We arrived Saturday night and took full advantage of the new lounging areas at the Sunsail base while our boat, La Bella Vita, was being provisioned. The next morning, base manager Antony Wighting dropped by and gave us a few tips that would get us off the beaten path, and after a short boat briefing-the 384 is relatively uncomplicated, from a systems standpoint-we were on our way. Outside the breakwater, we hoisted the main and were off, bound for Norman Island and a visit to The Caves. We were all eager to dive in for a swim, so eager, in fact, that in the light air we found right outside the harbor, everyone, sans moi, jumped in for a tow behind the boat. Wouldn’t you know, that’s all it took for the trade winds to kick in and never falter for the rest of the week. Rounding up to slow us down, I collected the crew, and we pushed onward to The Bight for the night, and from there to North Sound and Virgin Gorda.
By the conclusion of the birthday-breakfast festivities on Tuesday, we were ready for solid ground, so we called Nat, owner of Nat’s Taxi, and arranged for him to meet us at Gun Creek, a small harbor in North Sound served by a free shuttle boat from the Bitter End. We piled onto the benches in the back of Nat’s Ford truck and headed up, up, up and over the top of Virgin Gorda to Spanish Town. A charter skipper back in Newport had suggested the trip, and now I can recommend it to anyone who wants a breathtaking view that, once and for all, puts all the islands, reefs, and beaches into spectacular perspective. At The Baths, that intricate sculpture of giant boulders that can be reached as easily from the beach as it can be from the water, the girls swam while we enjoyed a beer at the beach bar. Then we roamed through the rocks as the girls watched the backpacks. My favorite view came about halfway in, where rocks tower skyward in endless shades of gray until near the very top, an eye of dark-blue sky shines through.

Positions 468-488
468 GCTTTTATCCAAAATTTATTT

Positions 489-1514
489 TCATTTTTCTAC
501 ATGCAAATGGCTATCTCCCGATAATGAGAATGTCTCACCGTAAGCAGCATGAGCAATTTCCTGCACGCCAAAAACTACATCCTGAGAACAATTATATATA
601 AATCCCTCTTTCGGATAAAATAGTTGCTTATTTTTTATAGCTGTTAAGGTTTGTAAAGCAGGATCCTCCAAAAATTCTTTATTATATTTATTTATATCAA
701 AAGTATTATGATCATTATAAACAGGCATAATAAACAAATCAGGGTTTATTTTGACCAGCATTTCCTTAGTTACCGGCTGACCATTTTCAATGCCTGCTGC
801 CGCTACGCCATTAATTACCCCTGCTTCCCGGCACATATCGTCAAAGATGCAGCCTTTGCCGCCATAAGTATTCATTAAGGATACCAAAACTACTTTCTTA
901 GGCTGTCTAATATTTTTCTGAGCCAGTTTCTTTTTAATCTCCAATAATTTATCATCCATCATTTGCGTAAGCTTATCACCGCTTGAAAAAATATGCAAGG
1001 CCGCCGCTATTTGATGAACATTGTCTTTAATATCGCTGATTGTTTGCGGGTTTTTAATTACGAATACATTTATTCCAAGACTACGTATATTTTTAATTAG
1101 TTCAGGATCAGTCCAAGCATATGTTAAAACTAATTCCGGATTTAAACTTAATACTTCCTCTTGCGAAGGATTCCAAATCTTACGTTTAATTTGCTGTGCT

Wednesday had us steering 007 M for Anegada. The sail there was fantastic, with 25 knots on the beam. We covered the dozen or so miles in seemingly no time, dodging short squalls along the way. The last one hit us with a bit more wind than the rest just when it was time to dowse sails. Arrr, the girls learned some salty slang.
We’d arrived midmorning, and there were plenty of moorings available as we motored into the inner harbor. This changed quickly, however, with the arrival of a Sunsail flotilla and a seeming armada of other charter boats. And so, we kicked back-adults in the cockpit, teens sunning on the trampoline-and watched as skipper after skipper nearly tore arms from their crew as they attempted to pick up moorings down wind or under full power from every which direction.
Dave, swimming near the stern, shouted out at one point, “Hey, that guy just ran over our mooring.” I turned to see a lumbering Moorings 4600 go past.
“Just checking out the babes on your boat,” the rotund skipper called, grinning lecherously. Just then, a crosswind pushed his boat down on the next mooring over, and this time, he managed to wrap a pendant line around his saildrive and rudder. His boat met the neighbor’s with a resounding crack of fiberglass, followed by lots of hectic screams.
Ah, karma. Those paybacks are a beautiful thing, I thought, as I kidded to the girls that it was obviously all their fault for falling asleep on the bow.